hebergeur imagehebergeur imagehebergeur imagehebergeur imagehebergeur imagehebergeur imagehebergeur imagehebergeur imagehebergeur imagehebergeur image

   Blue is the new Blue - FW - Paris
   In Special Guest Star       Inès de la Fressange
   All pics by Farid - Easy Fashion Paris

A Client's Home Office Before & After

Since having Luke (our 5 month old) and unexpectedly selling our house & moving to a new one a couple of months ago, I've felt like time has truly been passing at the speed of light.  It's been a whirlwind.  I don't think life ever really slows down but I think it might calm a little once our house is through construction.     Since being in such a busy phase, I haven't had the chance to take many photos of finished projects to share...
 
Before Luke was born, I began working with a client who occasionally works from home and wanted to have her office redesigned.  The project was installed when I was around 9 months pregnant & when I was able to visit afterwards, I had my brand new baby with me so there wasn't time to take pictures.  I received the sweetest thank you card in the mail from her last week that she'd made from photos of the office & I just had to share! 
 
Here's what the loft office looked like when we started:
 
 
My client has very defined tastes and she's a minimalist.  I think she's also the neatest person I've EVER known.  (I'm seriously envious of how perfectly she keeps her home/ office.)  She likes her spaces to feel clean & open & airy & natural and loves a warm modern feeling.  We decided to reuphoster a pair of her existing chairs & to change out pretty much everything else. 
 
Here's what it looks like now:
 

We used a glass table between her reupholstered chairs so that the view from the new daybed to the living room below would be unimpeded.  To make the daybed exactly as my client wanted it, she & her (SUPER-handy!!) husband actually cut down the legs of the daybed for a lower/less traditonal vibe and painted the feet.  We used some of my fern star linen for throw pillows on it. 


We used a lot of glass & metal throughout the space but the live edge desk is one of my favorite pieces in the room.  We had it made by the Lorimer Workshop. It's a live edge top on metal legs.  I love it juxtaposed against the white leather & chrome chair.


I'm off for an installation (so be sure to check out instagram where I'll be posting photos of the project) but hope you enjoyed & thank you so much to my client for sending me the photos!!




If you'd like help creating a home you absolutely love, contact me about our design services.

Monday, October 22, 2012

Fern Star Baby

This weekend was amazing in that nothing really happened at all.  We veg'd at home and enjoyed being outside & having a grill to cook with.  (We sold our house with the grill since we'd built a countertop around it & it fit perfectly so we have been eating TERRIBLY since we moved to our new house without a kitchen.)  I cannot describe how HEAVENLY it feels to eat good food again.  (Even if the "good food" consists of grilled meat with microwave rice.)

 
When I was little, my mom used to lay a blanket out in the yard for us and now it's one of my favorite things to do with my little guys.  I couldn't resist putting Luke's head in the center of one of the fern stars on the quilt and taking some pics.   It's definitely the little things & it's in the moments where I'm thinking of nothing else but that moment that I feel the most connected to & invigorated by life.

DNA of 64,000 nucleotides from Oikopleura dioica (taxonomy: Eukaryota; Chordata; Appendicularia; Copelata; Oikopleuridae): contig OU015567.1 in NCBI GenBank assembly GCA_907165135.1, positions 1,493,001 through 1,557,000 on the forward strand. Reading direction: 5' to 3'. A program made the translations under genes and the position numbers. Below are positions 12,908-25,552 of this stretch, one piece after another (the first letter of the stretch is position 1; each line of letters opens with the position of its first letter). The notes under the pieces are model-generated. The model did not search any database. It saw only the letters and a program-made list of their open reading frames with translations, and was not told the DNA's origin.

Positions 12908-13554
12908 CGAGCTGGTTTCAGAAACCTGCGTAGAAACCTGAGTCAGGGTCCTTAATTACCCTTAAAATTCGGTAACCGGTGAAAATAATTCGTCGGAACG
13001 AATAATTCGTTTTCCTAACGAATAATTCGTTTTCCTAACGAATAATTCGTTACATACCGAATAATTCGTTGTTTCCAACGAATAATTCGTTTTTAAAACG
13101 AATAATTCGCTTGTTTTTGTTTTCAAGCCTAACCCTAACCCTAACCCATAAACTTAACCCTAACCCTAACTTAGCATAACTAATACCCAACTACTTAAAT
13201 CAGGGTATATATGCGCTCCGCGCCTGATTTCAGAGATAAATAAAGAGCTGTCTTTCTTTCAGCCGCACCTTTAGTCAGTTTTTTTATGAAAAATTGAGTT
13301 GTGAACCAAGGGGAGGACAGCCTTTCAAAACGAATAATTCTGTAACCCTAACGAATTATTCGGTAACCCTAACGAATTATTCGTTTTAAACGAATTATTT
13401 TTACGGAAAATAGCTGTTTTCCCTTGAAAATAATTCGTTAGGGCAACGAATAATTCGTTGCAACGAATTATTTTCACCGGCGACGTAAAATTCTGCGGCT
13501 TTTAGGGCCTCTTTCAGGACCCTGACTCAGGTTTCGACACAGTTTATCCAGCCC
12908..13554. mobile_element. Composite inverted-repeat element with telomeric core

Hope you had a good one! 



If you'd like help creating a home you absolutely love, contact me about our design services.

Sunday, October 21, 2012

More detail on the MID and House Prices (long and wonky)


Capozza, Hendershott and Green (1997) developed a model of determining whether federal tax policy would be capitalized into house prices.  The foundation for their analysis was an estimating of the user cost model of housing.  In the user cost model, in equilibrium, the costs of owning and renting the same house must be the same.  This means that:

Rent = Value*(after tax cost of capital + property tax rate + maintenance rate – expected house price growth).

After tax cost of capital is a blend of return on equity and the cost of debt, taking into account tax preferences.  The equity return to homeowner is imputed rent (i.e., the rent the homeowner pays herself).  Because imputed rent is not taxed, it receives a tax preference.  The return to debt—mortgage interest—also receives a tax preference in the tax code, at least for homeowners who itemize their deductions (only about half of homeowners are itemizers).

The effective property tax rate facing owners is the ad valorem rate less the tax preference.  Expected house price growth and maintenance are difficult to observe, but we will model them using a method described below.

We may rewrite the equation above to produce the foundation for an estimating equation:

Rent/Price = R*(1-ty)+PT*(1-ty)+M-π.

We estimate

R/P = α + β1*R*(1-ty) + β2*)T(1-ty) + MSAi + T + ε

Where R/P is the rent to price ratio, the α soaks up maintenance costs, R is an interest rate, ty is the marginal tax rate for those taking the mortage interest deduction, PT is the ad valorem property tax rate, MSAi are MSA fixed effects, which proxies for price expectations, T is a time fixed effect, and ε is a residual.

When Capozza, Green and Hendershott estimated an equation similar to (X), they found B1 and B2 were not statistically different from one, which is the prediction of the model.  From this, they concluded that taxes do get capitalized into house prices, and ran simulations based on that conclusion.

The most recent data available in CGH was the 1990 census.  The American Community Survey will allow us to do a much more timely estimate.

Data

We use the most recent-five year American Community Survey to find mean rents and mean house prices for 255 metropolitan areas in the United States.  The smallest sample we have among these MSAs is 1912 observations over five years, so we have sufficiently large samples to draw inferences about mean values and prices.